Canada’s First Nations people experience a number of healthcare inequalities when seeking treatment for substance use. This includes differential treatment and discrimination by healthcare professionals, such as being talked down to, having their concerns dismissed, and being threatened by staff (Goodman et al., 2017). Additionally, inequalities in healthcare outcomes greatly impact specific populations of Indigenous people, like women, youth, the homeless, and members of the 2SLGBTQ+ community since they contend with dual marginalization. The covid-19 pandemic has added further challenges for First Nations people already dealing with inequality in healthcare. The Thunderbird Partnership Foundation is the leading culturally centered voice advocating for collaboration, integrated, and holistic approaches to healing and wellness. Thunderbird is funded by the Canadian Research Initiative in Substance Misuse (CRISM) to develop drug replacement therapy guidelines for First Nations communities, community-based programs, and residential treatment programs to respond to opioid and methamphetamine use. Through engagement with First Nations treatment centres, and supported with current literature, several important findings can be used to build capacity for those working with Indigenous clients or partners. First, collaborators in healthcare must understand the role stigma plays in creating healthcare disparities for First Nations people, particularly specific populations of Indigenous persons. Second, when this stigma is understood, knowledge about First Nations individuals, families and communities, and their history, lifeways and on-going life experiences can be integrated into health program and service standards, policies, practices and attitudes. Third, this leads to the adoption of a two-eyed seeing approach where Indigenous culture and ways of knowing and being are incorporated into treatment, alongside Western medical practices to address opioid and methamphetamine use. Consequently, Elders, knowledge holders, and traditional healers must be included to support the spiritual, emotional, physical and mental wellbeing of First Nations people. Finally, the covid-19 pandemic has led to alternative methods in service delivery for Indigenous populations in areas such as virtual Access to Addiction Medicine (RAAM), telehealth and harm reduction. When delivered in a culturally safe and competent manner, these measures can support healing among First Nations people. Furthermore, virtual methods can also be used to facilitate traditional healing practices and activities, like virtual gatherings or ceremonies, which are otherwise unsafe to conduct in-person during a pandemic. This work has the capacity to influence policy in community-based and residential treatment centres serving First Nation people across the country by working with partners to navigate the dual challenge of racism in healthcare and barriers to treatment because of the pandemic.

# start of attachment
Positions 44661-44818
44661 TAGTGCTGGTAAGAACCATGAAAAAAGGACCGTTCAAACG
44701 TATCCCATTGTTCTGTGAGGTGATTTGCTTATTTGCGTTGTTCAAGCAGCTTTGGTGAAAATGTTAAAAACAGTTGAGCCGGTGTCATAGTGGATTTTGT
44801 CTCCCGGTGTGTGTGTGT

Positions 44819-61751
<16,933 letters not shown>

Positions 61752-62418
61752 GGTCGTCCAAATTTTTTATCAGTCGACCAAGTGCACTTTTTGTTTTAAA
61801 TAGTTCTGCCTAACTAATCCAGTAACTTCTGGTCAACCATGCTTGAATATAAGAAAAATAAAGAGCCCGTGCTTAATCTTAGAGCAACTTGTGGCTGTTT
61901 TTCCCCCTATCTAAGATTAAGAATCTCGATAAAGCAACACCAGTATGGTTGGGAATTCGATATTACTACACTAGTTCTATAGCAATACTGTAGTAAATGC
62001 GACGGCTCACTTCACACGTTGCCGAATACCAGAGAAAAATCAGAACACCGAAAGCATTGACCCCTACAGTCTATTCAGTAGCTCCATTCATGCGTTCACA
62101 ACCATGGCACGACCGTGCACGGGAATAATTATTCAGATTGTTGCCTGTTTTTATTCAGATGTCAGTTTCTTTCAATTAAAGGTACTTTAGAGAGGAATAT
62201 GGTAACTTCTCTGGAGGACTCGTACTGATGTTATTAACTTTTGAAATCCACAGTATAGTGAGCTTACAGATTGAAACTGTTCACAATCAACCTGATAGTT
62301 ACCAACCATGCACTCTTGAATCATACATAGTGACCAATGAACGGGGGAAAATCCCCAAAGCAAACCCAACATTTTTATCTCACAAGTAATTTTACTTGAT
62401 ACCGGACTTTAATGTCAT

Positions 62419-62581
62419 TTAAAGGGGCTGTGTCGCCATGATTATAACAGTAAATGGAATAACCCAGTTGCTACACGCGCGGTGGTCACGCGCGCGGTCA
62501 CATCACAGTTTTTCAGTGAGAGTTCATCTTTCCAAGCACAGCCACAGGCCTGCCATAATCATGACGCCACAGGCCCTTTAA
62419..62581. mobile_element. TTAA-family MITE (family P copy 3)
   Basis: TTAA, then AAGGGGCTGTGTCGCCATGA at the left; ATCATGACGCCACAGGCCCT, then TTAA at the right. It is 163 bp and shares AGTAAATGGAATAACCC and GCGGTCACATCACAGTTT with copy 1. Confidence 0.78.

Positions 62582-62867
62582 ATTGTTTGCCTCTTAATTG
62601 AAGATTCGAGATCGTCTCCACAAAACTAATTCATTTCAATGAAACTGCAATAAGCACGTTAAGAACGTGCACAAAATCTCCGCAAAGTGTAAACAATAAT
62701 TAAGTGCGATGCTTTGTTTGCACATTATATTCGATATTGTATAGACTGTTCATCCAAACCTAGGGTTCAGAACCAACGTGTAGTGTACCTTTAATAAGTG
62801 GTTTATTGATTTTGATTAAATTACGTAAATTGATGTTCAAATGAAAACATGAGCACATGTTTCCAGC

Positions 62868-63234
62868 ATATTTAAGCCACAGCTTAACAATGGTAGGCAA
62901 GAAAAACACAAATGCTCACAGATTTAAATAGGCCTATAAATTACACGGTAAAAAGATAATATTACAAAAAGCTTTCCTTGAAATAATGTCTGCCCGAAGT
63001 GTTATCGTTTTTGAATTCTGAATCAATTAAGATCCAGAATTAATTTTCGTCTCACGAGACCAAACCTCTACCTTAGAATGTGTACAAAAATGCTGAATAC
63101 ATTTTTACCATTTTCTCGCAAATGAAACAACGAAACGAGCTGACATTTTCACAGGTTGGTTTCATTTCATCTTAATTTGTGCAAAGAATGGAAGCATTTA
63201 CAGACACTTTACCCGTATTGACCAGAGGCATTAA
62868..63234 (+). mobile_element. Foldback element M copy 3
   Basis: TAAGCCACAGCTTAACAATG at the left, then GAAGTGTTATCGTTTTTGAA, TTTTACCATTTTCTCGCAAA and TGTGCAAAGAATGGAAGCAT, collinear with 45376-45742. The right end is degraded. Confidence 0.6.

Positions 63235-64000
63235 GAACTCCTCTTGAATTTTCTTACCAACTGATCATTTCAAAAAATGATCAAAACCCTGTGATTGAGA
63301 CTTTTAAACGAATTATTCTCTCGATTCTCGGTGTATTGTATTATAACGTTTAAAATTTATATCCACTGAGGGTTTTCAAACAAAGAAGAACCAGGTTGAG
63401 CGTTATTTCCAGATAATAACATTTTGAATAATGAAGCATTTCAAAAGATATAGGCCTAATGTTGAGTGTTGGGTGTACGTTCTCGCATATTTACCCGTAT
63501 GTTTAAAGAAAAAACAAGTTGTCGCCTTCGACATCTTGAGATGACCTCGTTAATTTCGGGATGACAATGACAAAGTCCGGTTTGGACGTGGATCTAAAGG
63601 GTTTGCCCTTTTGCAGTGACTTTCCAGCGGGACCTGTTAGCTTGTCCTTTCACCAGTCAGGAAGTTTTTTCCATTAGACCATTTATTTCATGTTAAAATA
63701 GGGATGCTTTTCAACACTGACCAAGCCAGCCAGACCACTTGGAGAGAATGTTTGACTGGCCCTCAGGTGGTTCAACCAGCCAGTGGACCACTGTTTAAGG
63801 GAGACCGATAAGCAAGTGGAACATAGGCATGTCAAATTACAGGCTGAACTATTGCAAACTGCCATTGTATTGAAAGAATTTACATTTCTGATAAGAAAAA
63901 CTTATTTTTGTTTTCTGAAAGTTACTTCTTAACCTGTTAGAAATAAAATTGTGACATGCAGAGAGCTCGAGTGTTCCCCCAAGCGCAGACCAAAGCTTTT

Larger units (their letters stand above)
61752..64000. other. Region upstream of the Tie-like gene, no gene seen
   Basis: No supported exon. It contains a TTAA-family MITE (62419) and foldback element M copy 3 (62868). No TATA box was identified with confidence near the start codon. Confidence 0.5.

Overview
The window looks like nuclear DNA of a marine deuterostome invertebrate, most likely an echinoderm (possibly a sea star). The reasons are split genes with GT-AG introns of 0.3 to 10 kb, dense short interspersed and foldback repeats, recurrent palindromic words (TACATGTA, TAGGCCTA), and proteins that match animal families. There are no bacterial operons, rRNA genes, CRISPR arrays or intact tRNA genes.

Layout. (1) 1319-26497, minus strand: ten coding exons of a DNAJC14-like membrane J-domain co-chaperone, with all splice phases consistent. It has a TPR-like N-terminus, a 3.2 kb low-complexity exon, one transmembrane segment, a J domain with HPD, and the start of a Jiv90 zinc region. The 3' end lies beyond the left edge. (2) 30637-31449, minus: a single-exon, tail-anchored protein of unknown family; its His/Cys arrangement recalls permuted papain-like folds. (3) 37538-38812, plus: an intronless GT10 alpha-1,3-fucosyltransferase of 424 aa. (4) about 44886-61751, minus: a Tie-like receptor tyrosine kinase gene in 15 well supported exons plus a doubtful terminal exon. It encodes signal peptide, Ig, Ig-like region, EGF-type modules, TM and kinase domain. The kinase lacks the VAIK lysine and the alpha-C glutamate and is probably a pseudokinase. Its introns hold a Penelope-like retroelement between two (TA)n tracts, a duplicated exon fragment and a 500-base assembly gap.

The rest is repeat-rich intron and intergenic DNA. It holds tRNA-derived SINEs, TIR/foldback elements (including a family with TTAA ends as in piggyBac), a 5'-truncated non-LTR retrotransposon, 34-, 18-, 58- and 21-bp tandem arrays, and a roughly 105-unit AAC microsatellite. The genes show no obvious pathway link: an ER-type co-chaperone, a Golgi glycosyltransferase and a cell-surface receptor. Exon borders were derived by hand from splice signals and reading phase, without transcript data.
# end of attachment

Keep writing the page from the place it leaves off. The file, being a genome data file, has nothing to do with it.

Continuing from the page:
- Identify the ways in which stigma and racism impacts Indigenous people seeking help
- Discuss the different approaches to addressing wholistic wellness for Indigenous people who use drugs in a harmful way
- Describe the way technology has facilitated opioid and methamphetamine treatment during the pandemic for Indigenous people seeking help